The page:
Many people don’t like my insistence—which goes back into the very early 1980s—that maps are political, that maps exhibit and promote a political orientation. They’re about something. They have an agenda. There are a lot of mapmakers who really object to that. And this is in 2011, when my colleagues and I have been at this critical thing now for twenty years, and it has largely been accepted. It’s the new cartographic dogma that maps have perspectives and make arguments and things like that. But when I say that maps aren’t representations at a meeting of cartographers, it’s very usually the case that the first person who stands up to ask a question says, “How can you say that maps aren’t representations?”
Also, a lot of [cartographers] don’t want to acknowledge any complicity with the way things are, and maps have a huge deal to do with the way things are. They want to pretend their hands are clean: maps are just a tool. But you can do bad things with a tool and you can go good things with a tool. I’ve been suggesting to the hardest-edged people of all that they could put their epistemological and ontological arguments on a really firm foundation by simply acknowledging the fact that they are making the world. And they recoil from that, viscerally and instinctively, as they continue to make the software that enables them to make the world. In explicit terms, some of the most brilliant analyses of how maps do what they do have been carried out by these people who are basically building machines to make maps. When someone drops a bomb on something and kills a bunch of kids, and they do that using a map that you made, you either accept the responsibility for it—a kind of well, you can’t make an omelet without breaking some eggs responsibility—or you say, “Damn it, I can’t do this anymore.”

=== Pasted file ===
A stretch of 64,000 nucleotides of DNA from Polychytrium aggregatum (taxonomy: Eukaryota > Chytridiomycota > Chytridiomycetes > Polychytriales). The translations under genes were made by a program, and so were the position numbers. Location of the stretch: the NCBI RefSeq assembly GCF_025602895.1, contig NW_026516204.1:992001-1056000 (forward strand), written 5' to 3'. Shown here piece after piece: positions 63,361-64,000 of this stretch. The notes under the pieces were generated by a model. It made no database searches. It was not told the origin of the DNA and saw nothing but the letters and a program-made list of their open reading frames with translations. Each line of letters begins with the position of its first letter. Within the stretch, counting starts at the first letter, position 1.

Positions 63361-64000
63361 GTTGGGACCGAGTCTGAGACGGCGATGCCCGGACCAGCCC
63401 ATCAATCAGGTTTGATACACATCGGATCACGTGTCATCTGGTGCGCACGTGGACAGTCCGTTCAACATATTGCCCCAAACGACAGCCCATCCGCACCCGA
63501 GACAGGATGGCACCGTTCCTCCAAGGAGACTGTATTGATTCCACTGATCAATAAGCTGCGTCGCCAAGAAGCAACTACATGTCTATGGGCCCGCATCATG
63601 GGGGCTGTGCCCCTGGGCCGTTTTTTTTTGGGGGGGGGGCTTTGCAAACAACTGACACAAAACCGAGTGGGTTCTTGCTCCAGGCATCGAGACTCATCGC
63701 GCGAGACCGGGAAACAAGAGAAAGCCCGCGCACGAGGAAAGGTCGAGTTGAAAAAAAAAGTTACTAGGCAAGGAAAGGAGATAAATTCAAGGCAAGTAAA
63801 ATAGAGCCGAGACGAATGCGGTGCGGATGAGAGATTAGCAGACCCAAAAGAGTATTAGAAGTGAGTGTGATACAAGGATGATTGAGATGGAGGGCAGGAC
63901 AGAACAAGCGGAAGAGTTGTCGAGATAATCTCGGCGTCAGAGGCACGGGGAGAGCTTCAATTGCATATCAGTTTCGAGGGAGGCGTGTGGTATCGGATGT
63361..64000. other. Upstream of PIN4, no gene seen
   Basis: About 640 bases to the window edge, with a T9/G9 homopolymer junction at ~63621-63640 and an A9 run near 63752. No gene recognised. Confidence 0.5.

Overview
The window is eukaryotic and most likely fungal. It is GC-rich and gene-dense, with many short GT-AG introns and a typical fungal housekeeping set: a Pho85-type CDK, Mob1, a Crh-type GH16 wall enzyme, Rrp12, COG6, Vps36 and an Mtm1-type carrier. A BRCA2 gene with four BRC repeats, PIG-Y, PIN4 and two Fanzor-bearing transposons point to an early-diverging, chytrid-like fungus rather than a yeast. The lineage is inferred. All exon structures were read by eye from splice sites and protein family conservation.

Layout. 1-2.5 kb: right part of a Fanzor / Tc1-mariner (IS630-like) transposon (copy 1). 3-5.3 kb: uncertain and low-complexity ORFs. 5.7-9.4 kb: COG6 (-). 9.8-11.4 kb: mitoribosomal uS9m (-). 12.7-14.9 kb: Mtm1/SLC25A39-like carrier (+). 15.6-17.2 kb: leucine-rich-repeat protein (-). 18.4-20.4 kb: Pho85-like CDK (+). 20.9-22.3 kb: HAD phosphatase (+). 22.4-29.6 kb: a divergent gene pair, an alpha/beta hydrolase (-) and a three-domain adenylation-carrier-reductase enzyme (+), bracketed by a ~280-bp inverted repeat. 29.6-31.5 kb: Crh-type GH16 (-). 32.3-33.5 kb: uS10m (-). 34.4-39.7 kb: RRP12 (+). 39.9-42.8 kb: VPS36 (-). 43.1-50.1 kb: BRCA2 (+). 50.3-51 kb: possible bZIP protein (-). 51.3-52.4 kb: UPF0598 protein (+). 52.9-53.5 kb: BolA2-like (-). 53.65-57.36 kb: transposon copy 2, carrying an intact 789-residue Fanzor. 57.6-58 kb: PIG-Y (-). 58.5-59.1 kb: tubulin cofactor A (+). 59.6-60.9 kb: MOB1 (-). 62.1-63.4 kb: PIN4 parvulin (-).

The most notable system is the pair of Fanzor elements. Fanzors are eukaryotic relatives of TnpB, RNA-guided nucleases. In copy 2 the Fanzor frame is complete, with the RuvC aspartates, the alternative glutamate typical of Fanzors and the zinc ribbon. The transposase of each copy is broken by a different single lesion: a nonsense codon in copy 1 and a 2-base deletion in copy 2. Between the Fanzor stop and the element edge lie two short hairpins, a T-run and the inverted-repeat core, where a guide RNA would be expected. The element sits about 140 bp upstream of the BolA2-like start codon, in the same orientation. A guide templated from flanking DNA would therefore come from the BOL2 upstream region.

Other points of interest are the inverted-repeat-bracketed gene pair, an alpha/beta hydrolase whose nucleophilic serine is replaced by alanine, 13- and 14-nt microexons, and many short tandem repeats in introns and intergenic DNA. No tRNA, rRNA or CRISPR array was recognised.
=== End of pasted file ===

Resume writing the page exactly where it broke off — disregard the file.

The problem with making the map is that by the time you’ve decided, “This is something that constitutes data,” and you’ve collected it, and you’ve massaged it to the point where you can make a map out of it, you already know the worst that’s going to come out of the map. When you’re working at the scale I’m working at, you’ve already decided up front that you’re going to record locations of wind chimes. Now, it might be somewhat of a revelation to actually map them out, but it’s not going to be shocking or anything.
But I’ve seen maps that I find completing terrifying. Maps of uranium mining and of various illnesses in the Navajo reservations—they’re just insane. They just make you furious. Bill Bunge’s map—which I still think is one of the great maps, the map of where white commuters in Detroit killed black children while going home from work—that’s a terrifying map, and that’s an amazing map. He knew that. They had to fight to get the data from the city. They had to use political pressure to get the time and the exact location of the accidents that killed these kids. They knew what they were looking for. I didn’t have anything to do with that project, so when I saw the map for the first time, it was like, “Oh my god.” It’s so powerful to see maps like that. That’s the power of maps, or one of the powers of maps: to make graphic—and at some level unarguable—some correlative truth. We all knew that people go to and from work. But to lay the two things together reveals something horrible.